‘The Spirit of the Lord is upon me,
   because he has anointed me
     to bring good news to the poor.
He has sent me to proclaim release to the captives
   and recovery of sight to the blind,
     to let the oppressed go free,
to proclaim the year of the Lord’s favour.’ (Luke 4.18-19)

The spirit, like the mantle of God, has rested on him and it fits. That seamless robe that he’ll wear until it is ripped from him at the cross, is the mantle that he catches and lives out and proclaims and reveals in everything that he does and everything that he says.

A contemporary poet, Hilary Marckx, in a poem called ‘Pick up the mantle’ writes

Under that mantle we speak
for justice, for hope, for life, for Jesus,
we speak for all those who have no voice,
and we surely speak the Good News
that freedom/liberation/deliverance
is on the way—here!

It’s a powerful call to us to step up to the plate, to take responsibility, to stand in the shoes and wrap the mantle around us. Yet I think that in an age of individualism and isolationism in politics it can be counter cultural for some to think in this way. But the mantle isn’t just about politics, it’s about being prepared to take on all the roles of leadership that exist within society, within the church, watching, as Elisha was asked to watch and catching the moment, being there, involved, attentive and taking the part that we need to take part.

I’m on General Synod. The average Synod member is male, white, grey haired and probably retired. Young people are a rare commodity, black people are an even rarer commodity but when they speak they’re listened to because you don’t have to wait for older white people to be carried up into heaven, there’s kingdom building to be done now and in our churches are the people to do it. We need the prophets, we need the teachers, we need the priests, the witnesses, the proclaimers, the modellers of the diverse and real church who’ll clothe themselves in the mantle of Christ and make the kingdom known.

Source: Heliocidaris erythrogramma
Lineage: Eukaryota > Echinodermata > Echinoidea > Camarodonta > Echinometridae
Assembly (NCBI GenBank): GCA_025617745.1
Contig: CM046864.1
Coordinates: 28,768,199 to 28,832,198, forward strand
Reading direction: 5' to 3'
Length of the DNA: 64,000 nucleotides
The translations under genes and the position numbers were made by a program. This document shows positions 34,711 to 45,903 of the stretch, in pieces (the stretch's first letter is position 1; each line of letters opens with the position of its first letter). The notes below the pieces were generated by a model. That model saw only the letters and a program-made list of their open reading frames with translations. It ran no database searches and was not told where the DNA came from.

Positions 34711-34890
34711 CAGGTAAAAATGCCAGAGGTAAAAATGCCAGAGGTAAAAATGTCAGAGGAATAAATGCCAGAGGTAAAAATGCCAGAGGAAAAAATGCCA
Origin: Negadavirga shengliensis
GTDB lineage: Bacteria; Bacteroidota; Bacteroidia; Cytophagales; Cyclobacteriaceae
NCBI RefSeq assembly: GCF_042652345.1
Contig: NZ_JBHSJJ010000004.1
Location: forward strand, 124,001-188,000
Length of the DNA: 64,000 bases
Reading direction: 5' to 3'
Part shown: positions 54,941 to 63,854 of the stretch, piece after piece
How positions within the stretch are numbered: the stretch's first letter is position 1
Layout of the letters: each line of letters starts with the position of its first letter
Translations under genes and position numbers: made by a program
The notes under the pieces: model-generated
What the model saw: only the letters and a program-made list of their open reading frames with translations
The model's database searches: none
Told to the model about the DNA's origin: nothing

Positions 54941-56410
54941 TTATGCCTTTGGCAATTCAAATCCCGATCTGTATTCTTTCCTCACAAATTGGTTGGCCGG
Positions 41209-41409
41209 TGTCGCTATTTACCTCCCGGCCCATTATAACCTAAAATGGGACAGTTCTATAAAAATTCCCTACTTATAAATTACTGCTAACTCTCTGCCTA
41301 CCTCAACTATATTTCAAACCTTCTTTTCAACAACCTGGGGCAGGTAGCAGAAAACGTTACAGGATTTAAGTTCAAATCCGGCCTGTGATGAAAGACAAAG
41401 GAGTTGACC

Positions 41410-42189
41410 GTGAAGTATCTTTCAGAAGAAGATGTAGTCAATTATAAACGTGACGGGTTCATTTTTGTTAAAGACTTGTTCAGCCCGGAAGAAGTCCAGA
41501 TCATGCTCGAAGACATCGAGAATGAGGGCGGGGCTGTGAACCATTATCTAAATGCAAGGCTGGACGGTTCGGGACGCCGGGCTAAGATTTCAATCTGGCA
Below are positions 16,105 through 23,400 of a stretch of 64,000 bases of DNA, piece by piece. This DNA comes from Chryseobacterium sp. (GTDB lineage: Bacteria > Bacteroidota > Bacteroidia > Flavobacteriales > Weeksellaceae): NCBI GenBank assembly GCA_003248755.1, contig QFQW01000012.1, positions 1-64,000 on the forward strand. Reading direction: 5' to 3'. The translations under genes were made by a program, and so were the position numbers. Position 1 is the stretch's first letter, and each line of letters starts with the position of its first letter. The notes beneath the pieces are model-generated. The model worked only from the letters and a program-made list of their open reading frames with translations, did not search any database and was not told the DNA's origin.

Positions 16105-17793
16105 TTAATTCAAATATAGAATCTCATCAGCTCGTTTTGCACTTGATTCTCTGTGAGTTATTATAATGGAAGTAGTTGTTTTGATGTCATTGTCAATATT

Marckx concludes their poem in this way.

The mantle is not of a glorious nature,
but it is of an eternal nature…
Go ahead, pick it up and put it on…
it will fit you well.

The mitre fitted well on the head of Bishop Karowei and I welcome this innovative tradition and glad that it began in Southwark Cathedral.  May that mitre rest on many more heads and the mantle lie across many shoulders.

Jesus, as the Spirit rested on you,
may it rest on us.


Living prayer

On the BBC’s Sunday programme this morning (24 August) I heard a report about Archbishop Sentamu embarking on another week of prayer and fasting in York Minster. I know that he has done similar things before and caught the public imagination by what he was doing. The bit of the report that I caught spoke about the power that prayer can have when we face situations as we are doing in the Middle East at the moment. We wring our hands not knowing what we can do – and then someone suggests praying, and we wonder ‘Is that really enough?’ It seems so minimal when we imagine that real engagement in the issue would be something much more practical. So I was delighted that the Archbishop, through his own commitment to prayer, is reminding us that praying is a powerful response.

The Nasrani Solidarity candle

The Nasrani Solidarity candle